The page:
It was a sweet reminder that I still have a few years before I enter the uncool phase and she’ll struggle with her desire to be close to me and, at the same time, the need to be independent of me.

So much in which to delight. Mine is a cup that overflows. And that’s why the floors are sticky.

But, for now, it’s dark. And quiet. And you can’t see the piles of laundry still not finished (as if), and the dishwasher that’s full of clean and the sink almost full of dirty (I think they multiply like tribbles when we aren’t looking), and the …. well, you get my point.

And my coffee cup needs a refill.

The clock ticks

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The clock ticks

I don’t want to be a stay at home mom. I thought I did. I used to be. But I don’t anymore. This is not a post about the pros and/or cons of staying at home. This is about me. Because it’s my blog. LOL

I stayed home with Munchkin until she was two. It was, circumstances aside, Amazing and super rewarding. Being able to watch her develop and learn real-time was incredible. When I went back to work, we both had a very hard transition. Becoming a single parent necessitated going back to work. I will tell you, in our experience, two was too late to introduce daycare. Munchkin suffered terrible separation anxiety and every transition issue you can imagine. This compounded my own personal guilt at not being able to continue the plan of staying home with her until prek; illogical as it would prove to be. I felt like I failed her by not being able to sustain the plan.

Princess Crybaby was a daycare kid from six weeks. She did not experience separation anxiety the same way and she missed a lot of the transition issues her sister went through. She is not a hitter, or a biter, and potty training was a breeze. She gets along well with classmates and is, overall, very accepting of adult caregivers. All of this could be personality and have little to do with early socialization. Certainly well-socialized kids still hit and bite, struggle with potty training and have terrible separation anxiety. Shoot, who knows how The Boy will shake out. (So far so good, though)

As I was pregnant with The Boy, then, scenarios went through my mind of staying home; both with and without some kind of income. I felt some measure of sadness as I accepted the reality that finances and our chosen lifestyle just wouldn’t permit me to stay home without some kind of income, and legitimate work-at-home jobs seem scarce or hard to find.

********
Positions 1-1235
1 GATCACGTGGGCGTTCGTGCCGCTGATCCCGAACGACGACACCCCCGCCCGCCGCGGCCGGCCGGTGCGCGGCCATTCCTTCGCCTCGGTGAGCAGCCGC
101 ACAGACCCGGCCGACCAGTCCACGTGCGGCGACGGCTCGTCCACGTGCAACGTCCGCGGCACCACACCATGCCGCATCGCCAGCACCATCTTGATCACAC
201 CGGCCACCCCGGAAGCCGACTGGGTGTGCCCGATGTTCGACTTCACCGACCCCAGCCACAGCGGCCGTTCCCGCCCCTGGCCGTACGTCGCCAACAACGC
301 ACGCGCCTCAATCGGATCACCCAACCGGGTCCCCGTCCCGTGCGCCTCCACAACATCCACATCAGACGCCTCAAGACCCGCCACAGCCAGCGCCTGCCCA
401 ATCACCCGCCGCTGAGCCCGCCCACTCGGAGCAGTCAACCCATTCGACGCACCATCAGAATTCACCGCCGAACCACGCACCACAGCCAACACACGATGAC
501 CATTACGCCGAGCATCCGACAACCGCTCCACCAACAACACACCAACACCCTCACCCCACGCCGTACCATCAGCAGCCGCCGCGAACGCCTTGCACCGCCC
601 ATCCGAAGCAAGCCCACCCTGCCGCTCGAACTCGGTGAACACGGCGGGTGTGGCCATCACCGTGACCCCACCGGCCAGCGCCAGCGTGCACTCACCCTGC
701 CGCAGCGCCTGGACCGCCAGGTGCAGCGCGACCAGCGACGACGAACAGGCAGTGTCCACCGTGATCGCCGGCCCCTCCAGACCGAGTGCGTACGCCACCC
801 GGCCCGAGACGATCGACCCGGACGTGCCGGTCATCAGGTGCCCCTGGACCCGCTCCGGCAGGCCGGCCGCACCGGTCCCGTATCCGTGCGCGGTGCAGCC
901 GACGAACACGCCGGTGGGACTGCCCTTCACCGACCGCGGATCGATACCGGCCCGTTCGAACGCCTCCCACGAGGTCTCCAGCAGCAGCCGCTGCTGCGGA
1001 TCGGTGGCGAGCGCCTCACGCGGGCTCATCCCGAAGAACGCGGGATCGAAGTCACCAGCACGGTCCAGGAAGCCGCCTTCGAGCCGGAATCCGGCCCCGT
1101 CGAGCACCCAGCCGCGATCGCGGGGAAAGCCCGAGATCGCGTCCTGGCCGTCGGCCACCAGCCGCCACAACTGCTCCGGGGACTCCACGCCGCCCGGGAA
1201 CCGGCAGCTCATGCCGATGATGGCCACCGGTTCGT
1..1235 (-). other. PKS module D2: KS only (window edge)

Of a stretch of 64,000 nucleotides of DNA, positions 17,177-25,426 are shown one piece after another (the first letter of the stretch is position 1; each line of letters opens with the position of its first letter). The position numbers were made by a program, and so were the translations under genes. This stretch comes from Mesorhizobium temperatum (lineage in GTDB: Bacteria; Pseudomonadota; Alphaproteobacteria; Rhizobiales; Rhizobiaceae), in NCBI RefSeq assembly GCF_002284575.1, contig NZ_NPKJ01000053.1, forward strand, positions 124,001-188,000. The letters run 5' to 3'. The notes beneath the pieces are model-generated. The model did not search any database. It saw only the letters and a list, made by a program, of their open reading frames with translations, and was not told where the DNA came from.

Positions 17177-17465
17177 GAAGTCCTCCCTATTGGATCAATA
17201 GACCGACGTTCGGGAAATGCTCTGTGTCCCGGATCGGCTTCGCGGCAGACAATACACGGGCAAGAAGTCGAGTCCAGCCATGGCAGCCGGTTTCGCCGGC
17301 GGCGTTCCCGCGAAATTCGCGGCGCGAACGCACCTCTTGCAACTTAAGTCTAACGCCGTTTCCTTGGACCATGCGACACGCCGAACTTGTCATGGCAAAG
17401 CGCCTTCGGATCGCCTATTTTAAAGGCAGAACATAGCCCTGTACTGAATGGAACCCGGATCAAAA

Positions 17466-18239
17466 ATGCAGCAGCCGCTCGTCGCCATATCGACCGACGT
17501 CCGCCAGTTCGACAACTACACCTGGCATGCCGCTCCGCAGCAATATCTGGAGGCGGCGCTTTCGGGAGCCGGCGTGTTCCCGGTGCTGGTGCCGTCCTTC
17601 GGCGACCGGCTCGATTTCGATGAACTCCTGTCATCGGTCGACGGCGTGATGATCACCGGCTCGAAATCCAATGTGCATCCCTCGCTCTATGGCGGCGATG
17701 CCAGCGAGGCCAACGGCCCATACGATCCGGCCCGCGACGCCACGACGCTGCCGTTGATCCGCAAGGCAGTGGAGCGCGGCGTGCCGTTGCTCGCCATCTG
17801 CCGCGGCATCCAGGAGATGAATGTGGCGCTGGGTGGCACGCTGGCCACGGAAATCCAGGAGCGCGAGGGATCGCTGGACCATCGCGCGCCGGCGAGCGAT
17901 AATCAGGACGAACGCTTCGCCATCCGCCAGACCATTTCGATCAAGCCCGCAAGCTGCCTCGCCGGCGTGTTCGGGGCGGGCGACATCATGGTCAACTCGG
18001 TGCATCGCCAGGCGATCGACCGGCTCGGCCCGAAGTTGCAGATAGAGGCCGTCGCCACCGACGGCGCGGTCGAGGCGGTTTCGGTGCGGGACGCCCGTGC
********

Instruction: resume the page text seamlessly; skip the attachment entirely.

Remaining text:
Once The Boy arrived, it was quite different. I found the long days at home very lonely, blissful as they were, with only The Boy for company. I found myself craving a creative outlet, but felt too tired and attention-torn to focus on anything. I started to feel a little crazy without regular, adult conversation. I started rearranging the house, cleaning and organizing. That makes my husband VERY nervous.

I realized that my wanting to stay at home was less about the kids and more about me.

Now that I’ve gone back to work, albeit only a couple of days back, I find I am happier and more satisfied during the day. Of course I miss the children and can’t wait to see them at the end of the day, but I get that much-needed creative exercise. And, being home with the kids all evening isn’t exhausting, because I haven’t already been with them all day… I can still be a good mom and not be home all day.

I believe God uses our circumstances to gently teach us. I am pretty over the idea of a God who beats us over the head in order to bend us to His will, or employs the “because I said so,” style of leadership; blaring truth through loud speakers. He was gentle (and silent) in this circumstance; allowing me to discover for myself that His plan (going back to work) really is in my best interests.

So if you, Dear Reader, are sitting and watching the clock tick, sit tight. Search your heart for how you feel and where you see God leading. Try not to get too hung up on the why; I think it becomes apparent, but sometimes not until you’ve moved past.

disclaimer: I am a skeptic. I love The Lord with my whole heart, but confess to asking a LOT of questions. I have invested in fleeces, because it seems like I have frequent opportunities to use them. Thankfully, I worship the God of the universe: big enough to put up with all my obnoxious questions, and small enough to take the time to answer them.

Brilliant..now be yourself

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My dearest, most precious Munchkin –

You are 11. What? When did that happen? When did you go from this tiny thing with the biggest eyes that took in every detail of every minute of every day to this amazingly beautiful, incredibly brilliant not-as-old-as-she-thinks-she-is-but-older-than-I’m-ready-for-her-to-be? You are spectacular. You are irritating. You are incredibly self-possessed and insecure – at the same time – it’s maddening.

You are a natural at nearly everything you try (except people, but that’ll come in time). You are a beautiful dancer. Elegant and graceful. You take to nearly every new activity like you were born to do it.

You are growing into a beautiful person. You drive us crazy because you are so dramatic, but that is part of who you are and I wouldn’t change it if I could. Because then you would be somebody else. And that’s just no bueno. (mmm, bueno. Taco Bueno – we should do that again. Soon)

Things you love:

  • Minecraft
  • your iPad
  • your little sister
  • your little brother (who you haven’t even met yet)
  • Subway
  • Mio
  • Harry Potter